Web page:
It was a busy Friday at work. I suddenly see a message on WhatsApp. It was Dad sharing the menu, asking me to finalize this year’s grand ‘Onasadya’. A big smile on my face. Woah, its Onam time already! On the coming Wednesday, Malayali families irrespective of caste and religion will celebrate the Onam festival with its usual gust and pomp.
Onam is an ancient festival which still survives in modern times and is one happy and most important event that I and millions of Malayalis all over the world look forward to every year. Onam is such an important event that a Malayali’s age & wisdom is determined depening on the no. of Onasadya (Onam meal) one’s indulged in. Reminds me of the many arguments I’ve had with my Ammuma (Maternal Grandmother) that simply ended with “Mone (Son), I have eaten a lot more Onasadya than you, so stop arguing with me”. Onam is one of the rarest festival which is celebrated by a complete state, irrespective of religion, caste and creed. It was interesting to read that special prayers are organized in temples, churches and mosques, highlighting the secular nature of festival.
Kerala’s rice harvest festival and the Festival of Rain Flowers, which fall on the month of Chingam, celebrates the Asura King Mahabali’s annual visit from Patala (the underworld). Onam is unique since Mahabali (locally known as Maveli) has been revered by the people of Kerala. The King is so much attached to his kingdom that it is believed that he comes annually from the nether world to see his people living happily. It is in honour of King Mahabali that Onam is celebrated. The deity Vamana, also called Thrikkakarappan is also revered during this time by installing a clay figure next to the floral carpet (Pookalam). Mahabali’s rule is considered the golden era of Kerala, ancient Bharata.
The celebrations of Onam start on Atham day, 10 days before Thiruvonam (actual Onam day, this year on 14th September). The 10 days are part of the traditional Onam celebrations and each day has its own importance in various rituals and traditions. These power-packed ten days of feasting are followed by traditional boat races, dancing and singing. The rich culture of Kerala can be understood in the best form during these 10 days of celebration.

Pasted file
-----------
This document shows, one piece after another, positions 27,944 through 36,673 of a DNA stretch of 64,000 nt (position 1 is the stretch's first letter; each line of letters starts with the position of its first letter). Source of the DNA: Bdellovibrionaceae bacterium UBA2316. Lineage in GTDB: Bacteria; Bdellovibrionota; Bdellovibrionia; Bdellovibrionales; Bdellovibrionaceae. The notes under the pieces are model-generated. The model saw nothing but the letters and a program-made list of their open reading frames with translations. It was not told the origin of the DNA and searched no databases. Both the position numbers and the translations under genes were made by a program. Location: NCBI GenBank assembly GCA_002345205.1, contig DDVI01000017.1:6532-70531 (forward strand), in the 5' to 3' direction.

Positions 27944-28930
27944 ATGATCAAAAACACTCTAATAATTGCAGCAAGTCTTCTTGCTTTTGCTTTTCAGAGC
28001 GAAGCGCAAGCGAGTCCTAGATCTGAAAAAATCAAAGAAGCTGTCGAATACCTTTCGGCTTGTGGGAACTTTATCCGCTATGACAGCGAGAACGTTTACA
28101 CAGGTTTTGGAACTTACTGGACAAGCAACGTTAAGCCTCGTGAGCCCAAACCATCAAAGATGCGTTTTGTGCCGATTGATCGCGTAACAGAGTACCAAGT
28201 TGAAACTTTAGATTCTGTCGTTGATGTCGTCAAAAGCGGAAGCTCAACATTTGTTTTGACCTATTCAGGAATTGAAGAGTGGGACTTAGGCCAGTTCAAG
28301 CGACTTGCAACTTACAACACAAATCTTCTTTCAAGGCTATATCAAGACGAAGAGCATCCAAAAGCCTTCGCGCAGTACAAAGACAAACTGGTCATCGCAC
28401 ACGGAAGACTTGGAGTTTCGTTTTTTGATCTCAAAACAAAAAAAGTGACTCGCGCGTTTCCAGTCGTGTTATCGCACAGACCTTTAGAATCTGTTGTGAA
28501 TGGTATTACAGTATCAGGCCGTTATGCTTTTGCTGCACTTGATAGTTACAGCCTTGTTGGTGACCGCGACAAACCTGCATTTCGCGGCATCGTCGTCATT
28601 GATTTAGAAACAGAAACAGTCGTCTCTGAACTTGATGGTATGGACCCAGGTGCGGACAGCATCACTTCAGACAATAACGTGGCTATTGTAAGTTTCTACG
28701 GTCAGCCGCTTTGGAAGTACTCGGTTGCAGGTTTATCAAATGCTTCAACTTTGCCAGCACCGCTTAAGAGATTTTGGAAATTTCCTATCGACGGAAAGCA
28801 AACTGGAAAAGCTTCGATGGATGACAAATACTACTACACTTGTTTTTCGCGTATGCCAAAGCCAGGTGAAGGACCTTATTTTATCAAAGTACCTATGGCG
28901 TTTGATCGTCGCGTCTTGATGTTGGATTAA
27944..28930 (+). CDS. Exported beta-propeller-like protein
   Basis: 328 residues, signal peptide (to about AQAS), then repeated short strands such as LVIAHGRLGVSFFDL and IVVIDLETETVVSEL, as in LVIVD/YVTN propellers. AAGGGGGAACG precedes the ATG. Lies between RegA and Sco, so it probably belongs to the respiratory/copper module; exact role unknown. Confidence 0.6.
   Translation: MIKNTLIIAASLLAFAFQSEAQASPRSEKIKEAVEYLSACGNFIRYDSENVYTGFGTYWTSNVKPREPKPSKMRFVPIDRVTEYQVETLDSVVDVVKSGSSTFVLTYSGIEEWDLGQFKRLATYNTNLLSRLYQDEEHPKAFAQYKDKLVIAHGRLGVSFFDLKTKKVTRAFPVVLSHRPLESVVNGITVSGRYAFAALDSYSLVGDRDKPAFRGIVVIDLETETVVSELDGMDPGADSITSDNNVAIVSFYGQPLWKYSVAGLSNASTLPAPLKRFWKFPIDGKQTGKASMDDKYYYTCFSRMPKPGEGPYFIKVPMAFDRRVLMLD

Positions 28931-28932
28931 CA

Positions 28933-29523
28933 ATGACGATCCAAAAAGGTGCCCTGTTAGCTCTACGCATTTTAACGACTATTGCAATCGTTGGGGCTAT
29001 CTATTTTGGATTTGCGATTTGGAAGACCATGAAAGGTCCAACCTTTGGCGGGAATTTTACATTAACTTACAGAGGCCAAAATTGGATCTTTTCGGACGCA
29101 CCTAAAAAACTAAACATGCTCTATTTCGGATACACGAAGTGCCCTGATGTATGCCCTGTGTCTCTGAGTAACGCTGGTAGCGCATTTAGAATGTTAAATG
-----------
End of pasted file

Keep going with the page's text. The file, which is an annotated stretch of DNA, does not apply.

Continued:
Onam for me means news clothes, quality time with family & friends, and a scrumptious feast. My day starts with an early morning shower, a superb breakfast and last minute cleaning of the house. This is followed by preparations for lunch and then the most awaited Onasadya. The Onasadya (feast) is another very indispensable part of Thiruvonam, and is served on plantain leaves and consists of about 25-30 dishes. No matter if you’re a vegetarian or a non-vegetarian, this vegetarian meal will surely give you a foodgasm. This is a proud Malayali’s (yours truly ;)) promise.
While almost every Keralite will attempt to either make or indulge in Onasadya, I know most of my non-Mallu foodie friends will be searching for places that’ll serve Onasadya. I understand that being a food blogger, who also happens to be a Malayali, brings in a lot of responsibilities. So, I’ve done that research for you. While you can come to my house and indulge, here’s a list of 5 restaurants, where you can enjoy the scrumptious Onasadya –
Onasadya is usually a rage among foodies, and with most office goers hunting for an Onam feast, it is highly recommended that you either go a little early or a little after lunch time. This meal has to be enjoyed in peace to attain the ‘foodgasm’ that we’re talking about. So cancel all your meetings now.
Wokay Wokay aajaayyye! Onasamsakal everyone!